Just outside Lakefield, Ont., Paluski Boats Ltd. manufacturer of canoes and kayaks is nestled in cottage country.
Owner Graham Wilkins says it’s one of a few companies in Canada to build watercraft with a process called rotomoulding.
“It starts out as a polyethylene dust almost. It’s ground quite fine,” said Wilkins.”So it flows inside the aluminum moulds and as the machine heats, the dust glues itself against the aluminum and each layer builds on top of each other.”
Three layers are added to a mould and heated for durability, stability and flotation, he said. Most are heated to between 350 and 400 F.
“There is a recipe for each boat that includes the weight of the poly, the amount of time it cooks and when it tilts back and forth,” said Wilkins.
Picture a large metal tube on a tilting rotisserie. Hence, the name rotomoulding. He said this process makes for a stronger kayak that lasts longer than one pressed and formed from a single sheet of plastic.
In all, Wilkins said it takes about two hours to cook and cool a kayak. At their facility they churn out about four kayaks and four canoes daily.
Once the watercraft comes out of the ‘oven,’ the top of the boat and holes for any seats are cut while the plastic is still warm. Wilkins said seats and end caps, or any additions, are made from the scraps of other canoes and kayaks.
“All of the offcuts get sent back to the supplier that supplies us with the polyethylene. They grind it up, add the black pigment and we use exactly the same plastic ground-up to create our component parts,” he said. “So there is no waste.”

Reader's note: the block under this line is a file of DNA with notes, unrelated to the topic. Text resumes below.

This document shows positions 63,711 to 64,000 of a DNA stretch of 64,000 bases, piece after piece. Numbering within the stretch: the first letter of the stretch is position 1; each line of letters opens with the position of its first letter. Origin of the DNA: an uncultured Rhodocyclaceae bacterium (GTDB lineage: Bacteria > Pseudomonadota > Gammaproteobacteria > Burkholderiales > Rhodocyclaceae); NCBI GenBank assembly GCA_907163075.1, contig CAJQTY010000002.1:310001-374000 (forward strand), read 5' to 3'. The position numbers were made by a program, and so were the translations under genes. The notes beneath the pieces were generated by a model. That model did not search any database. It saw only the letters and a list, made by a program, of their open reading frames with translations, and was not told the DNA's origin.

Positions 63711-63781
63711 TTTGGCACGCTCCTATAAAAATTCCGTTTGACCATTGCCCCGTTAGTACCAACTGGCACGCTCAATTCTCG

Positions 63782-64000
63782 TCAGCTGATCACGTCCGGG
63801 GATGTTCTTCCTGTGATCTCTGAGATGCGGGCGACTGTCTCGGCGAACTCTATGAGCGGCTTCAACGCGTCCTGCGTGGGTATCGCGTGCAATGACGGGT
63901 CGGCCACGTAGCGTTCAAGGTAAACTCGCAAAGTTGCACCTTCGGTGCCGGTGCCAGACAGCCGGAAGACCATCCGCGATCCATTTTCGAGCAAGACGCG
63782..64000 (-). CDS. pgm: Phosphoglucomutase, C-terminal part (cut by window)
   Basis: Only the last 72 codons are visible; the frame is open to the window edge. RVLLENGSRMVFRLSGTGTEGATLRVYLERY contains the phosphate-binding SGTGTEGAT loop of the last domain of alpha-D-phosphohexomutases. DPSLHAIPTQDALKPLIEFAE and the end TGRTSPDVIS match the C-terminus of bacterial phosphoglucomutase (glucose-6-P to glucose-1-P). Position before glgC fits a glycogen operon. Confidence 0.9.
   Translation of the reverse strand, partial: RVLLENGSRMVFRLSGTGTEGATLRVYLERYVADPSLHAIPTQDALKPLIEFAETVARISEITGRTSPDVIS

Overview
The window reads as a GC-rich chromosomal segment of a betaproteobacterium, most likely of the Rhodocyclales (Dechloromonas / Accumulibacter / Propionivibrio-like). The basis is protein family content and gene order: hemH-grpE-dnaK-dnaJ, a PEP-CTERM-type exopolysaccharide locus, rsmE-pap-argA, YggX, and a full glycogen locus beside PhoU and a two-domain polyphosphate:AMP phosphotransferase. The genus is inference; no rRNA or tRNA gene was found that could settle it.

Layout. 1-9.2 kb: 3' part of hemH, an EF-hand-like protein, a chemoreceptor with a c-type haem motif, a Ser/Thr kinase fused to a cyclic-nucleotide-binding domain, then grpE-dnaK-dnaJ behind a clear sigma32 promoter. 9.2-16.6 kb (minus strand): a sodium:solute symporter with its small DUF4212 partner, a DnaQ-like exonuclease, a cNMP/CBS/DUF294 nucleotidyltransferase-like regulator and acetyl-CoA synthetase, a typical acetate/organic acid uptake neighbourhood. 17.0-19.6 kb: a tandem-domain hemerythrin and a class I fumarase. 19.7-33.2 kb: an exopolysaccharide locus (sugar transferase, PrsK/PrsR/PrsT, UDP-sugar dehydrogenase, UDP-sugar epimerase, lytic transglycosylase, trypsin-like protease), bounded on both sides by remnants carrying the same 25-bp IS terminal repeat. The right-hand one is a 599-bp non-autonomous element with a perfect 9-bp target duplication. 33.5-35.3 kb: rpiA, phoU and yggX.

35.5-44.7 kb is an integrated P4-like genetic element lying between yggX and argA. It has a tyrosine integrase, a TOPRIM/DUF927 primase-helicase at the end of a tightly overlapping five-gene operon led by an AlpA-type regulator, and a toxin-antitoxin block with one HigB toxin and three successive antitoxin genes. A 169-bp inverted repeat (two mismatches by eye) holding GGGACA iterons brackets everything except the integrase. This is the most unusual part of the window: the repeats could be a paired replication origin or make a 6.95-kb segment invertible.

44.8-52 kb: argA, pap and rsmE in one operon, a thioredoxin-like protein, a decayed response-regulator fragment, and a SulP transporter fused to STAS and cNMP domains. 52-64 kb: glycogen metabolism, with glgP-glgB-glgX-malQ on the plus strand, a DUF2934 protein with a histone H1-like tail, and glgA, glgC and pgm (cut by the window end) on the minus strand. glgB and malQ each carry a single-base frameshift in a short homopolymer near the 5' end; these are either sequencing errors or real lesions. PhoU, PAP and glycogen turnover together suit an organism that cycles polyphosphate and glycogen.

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The company was started in the ’80s, first as a boat repair and fibreglass manufacturer. Now, it produces rotomoulded boats on site with retail company Adventure Outfitters.
Wilkins, no stranger to the water, was on the Canadian national rowing team. He eventually turned that passion into a business.
Now, he said, a boom in boating interest during the pandemic made for two of the busiest years since they opened.
“We’ve been so busy that we haven’t had our plant shut down,” he said. “We try to have it in August but for the past two years we haven’t had a plant shut down until October or November.”
He isn’t alone as other outdoor equipment retailers have had business boom during the pandemic. Tori Silvera, general manager at Wild Rock Outfitters Inc. in Peterborough, On., said more people were turning to outdoor activities while COVID-19 restrictions were in place.
“We’ve felt extremely lucky to be in an industry that could thrive in a pandemic,” she said. “Sales of canoes, kayaks, and SUPs were high as folks worked from the cottage or didn’t work at all,” she said.
She noted bike and boat sales are starting to level-out and people are now focusing on those smaller camping essentials.
“Folks often ask where things are made, particularly with footwear and clothing, and will give a little extra consideration to items that are made or designed in Canada, Fair Trade, or sustainable,” said Silvera.
Wilkins agreed and said he has noticed more people looking for products made in Canada.
“We have certainly seen, in the last two years, a change from being concerned about just getting the lowest price and more of a concern about the quality of a product and getting a Canadian-made product,” he said.
Meanwhile, back at the Paluski warehouse, we are almost through our boat-building process. Seats and component parts are added and edges are smoothed and finished. Then, just add water — or not.
“My favourite story is once I saw a family portaging with one of our boats and they had overloaded the boat so much they had it on wheels. The kids were still inside going down the trail,” said Wilkins.
“They were using it like a wheelbarrow, so you know it is durable and seeing things like that is one of my favourite parts about doing this.”